Journalist Report – February 8th

Sol 4: Rocks + Stars = Rockstars!
The Mangalyatri crew woke up to a cool day with a hint of sun peeking through the clouds, and, mercifully, very little wind. Perfect EVA conditions! Our Marstronauts had a quick breakfast of blueberry pancakes to fuel their journey, and then it was off for a 1000 start.
Everyone got into their EVA suits quickly, with a minor hitch along the way. One of the suits hadn’t charged (which we later realised was our fault as the fan hadn’t been switched off), meaning a change of suit for one of the crew. The crew were still out the door relatively on time (in the airlock at 1002), and were off to try and find some gypsum, concretions, and any possible evidence of microbial life. This was a fairly long EVA for our fresh Marstronauts, and they managed their time and energy extremely well, and even brought back some great samples of lichens, soil, and rocks for testing by our crew biologist, Daniel.
The rest of the crew at home were focused on more domestic tasks like sweeping, how to bathe using the least amount of water possible, and cooking lunch so that the EVA crew had a hot meal as soon as they got home. Great successes on all three fronts, I’m pleased to say!
The crew was spread out this afternoon with some people in the Hab, some in the Science Dome, and some in the GreenHab, all focusing on different tasks. Mehnaz took care of the plants and began planting some more radish seeds for both us and her experiments, Annalea continued her drawing and painting, Bharti and I had a lengthy geology and geoconservation discussion, Daniel helped in the GreenHab and baked a banana bread, and Rajvi continued doing her stellar work as crew engineer.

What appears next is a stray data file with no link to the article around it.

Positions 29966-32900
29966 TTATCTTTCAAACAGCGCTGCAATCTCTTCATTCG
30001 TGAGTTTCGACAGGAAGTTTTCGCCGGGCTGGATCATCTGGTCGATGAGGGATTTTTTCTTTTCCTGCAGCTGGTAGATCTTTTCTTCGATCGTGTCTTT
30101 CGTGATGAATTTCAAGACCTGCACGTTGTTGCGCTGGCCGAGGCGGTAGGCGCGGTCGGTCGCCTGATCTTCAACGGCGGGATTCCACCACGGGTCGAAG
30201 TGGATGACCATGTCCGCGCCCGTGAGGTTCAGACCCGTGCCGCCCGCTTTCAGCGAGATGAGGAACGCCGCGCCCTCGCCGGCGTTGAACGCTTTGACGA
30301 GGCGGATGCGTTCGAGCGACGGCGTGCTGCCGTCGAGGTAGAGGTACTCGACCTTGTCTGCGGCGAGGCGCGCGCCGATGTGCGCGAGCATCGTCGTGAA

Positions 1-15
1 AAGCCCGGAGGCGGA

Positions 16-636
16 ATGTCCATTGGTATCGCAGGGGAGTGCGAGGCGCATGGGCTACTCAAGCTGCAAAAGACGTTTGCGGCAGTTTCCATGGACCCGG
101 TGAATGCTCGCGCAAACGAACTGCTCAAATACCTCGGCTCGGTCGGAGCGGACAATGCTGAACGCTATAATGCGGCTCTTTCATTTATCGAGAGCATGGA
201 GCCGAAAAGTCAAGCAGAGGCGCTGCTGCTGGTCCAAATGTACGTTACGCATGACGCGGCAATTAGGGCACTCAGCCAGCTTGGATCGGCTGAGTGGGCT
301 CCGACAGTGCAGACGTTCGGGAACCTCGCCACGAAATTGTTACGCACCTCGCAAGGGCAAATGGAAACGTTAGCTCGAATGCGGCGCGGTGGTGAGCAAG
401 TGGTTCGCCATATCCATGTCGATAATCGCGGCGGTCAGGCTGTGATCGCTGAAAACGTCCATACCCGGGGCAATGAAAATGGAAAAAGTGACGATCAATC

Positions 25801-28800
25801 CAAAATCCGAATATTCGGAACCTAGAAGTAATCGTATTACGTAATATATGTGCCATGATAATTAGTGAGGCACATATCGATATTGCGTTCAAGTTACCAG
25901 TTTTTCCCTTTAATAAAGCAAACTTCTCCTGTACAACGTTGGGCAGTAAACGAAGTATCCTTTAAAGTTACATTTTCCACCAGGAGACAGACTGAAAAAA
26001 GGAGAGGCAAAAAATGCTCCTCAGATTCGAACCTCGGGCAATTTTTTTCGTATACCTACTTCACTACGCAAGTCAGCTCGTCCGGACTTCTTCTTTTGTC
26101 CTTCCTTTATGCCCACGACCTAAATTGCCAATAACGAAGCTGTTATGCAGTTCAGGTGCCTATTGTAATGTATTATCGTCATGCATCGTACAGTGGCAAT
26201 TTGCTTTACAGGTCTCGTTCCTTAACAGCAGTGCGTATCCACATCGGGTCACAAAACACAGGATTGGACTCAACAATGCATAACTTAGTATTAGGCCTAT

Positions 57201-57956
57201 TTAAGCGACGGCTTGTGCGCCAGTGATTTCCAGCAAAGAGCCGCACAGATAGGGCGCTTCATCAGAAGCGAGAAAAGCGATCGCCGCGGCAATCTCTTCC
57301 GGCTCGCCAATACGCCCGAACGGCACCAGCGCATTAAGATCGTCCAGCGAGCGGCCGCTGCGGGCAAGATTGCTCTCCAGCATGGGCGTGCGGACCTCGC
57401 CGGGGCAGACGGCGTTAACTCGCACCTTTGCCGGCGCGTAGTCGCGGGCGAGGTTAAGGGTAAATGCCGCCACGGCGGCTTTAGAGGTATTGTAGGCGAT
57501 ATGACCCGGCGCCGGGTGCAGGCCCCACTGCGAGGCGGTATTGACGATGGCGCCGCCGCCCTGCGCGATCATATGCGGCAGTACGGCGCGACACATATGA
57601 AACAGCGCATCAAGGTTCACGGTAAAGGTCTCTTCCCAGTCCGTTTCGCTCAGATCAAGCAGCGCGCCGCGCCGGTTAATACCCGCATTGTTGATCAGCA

Unbeknownst to the rest of the crew, Aditya was quietly working away in his room, processing data from the robotic observatory leading to one of Sol 4’s biggest successes – a beautiful image of NGC5904 (a globular cluster 24,500 light years away from Earth)! Aditya even showed us a publicly searchable image of NGC5904 for comparison, and his was extremely similar. His image of NGC5904 was met with a chorus of oohs and aahs from the rest of the crew. We were (and still are) incredibly impressed with the quality of his image. The crew can’t wait to see what you image next. Well done, Aditya!
Mangalyatri truly is a crew of rockstars, both metaphorically, and in terms of actual rocks and stars (well globular clusters, really).
Keeping our head in the stars,
Clare Fletcher (292 Mangalyatri Journalist)

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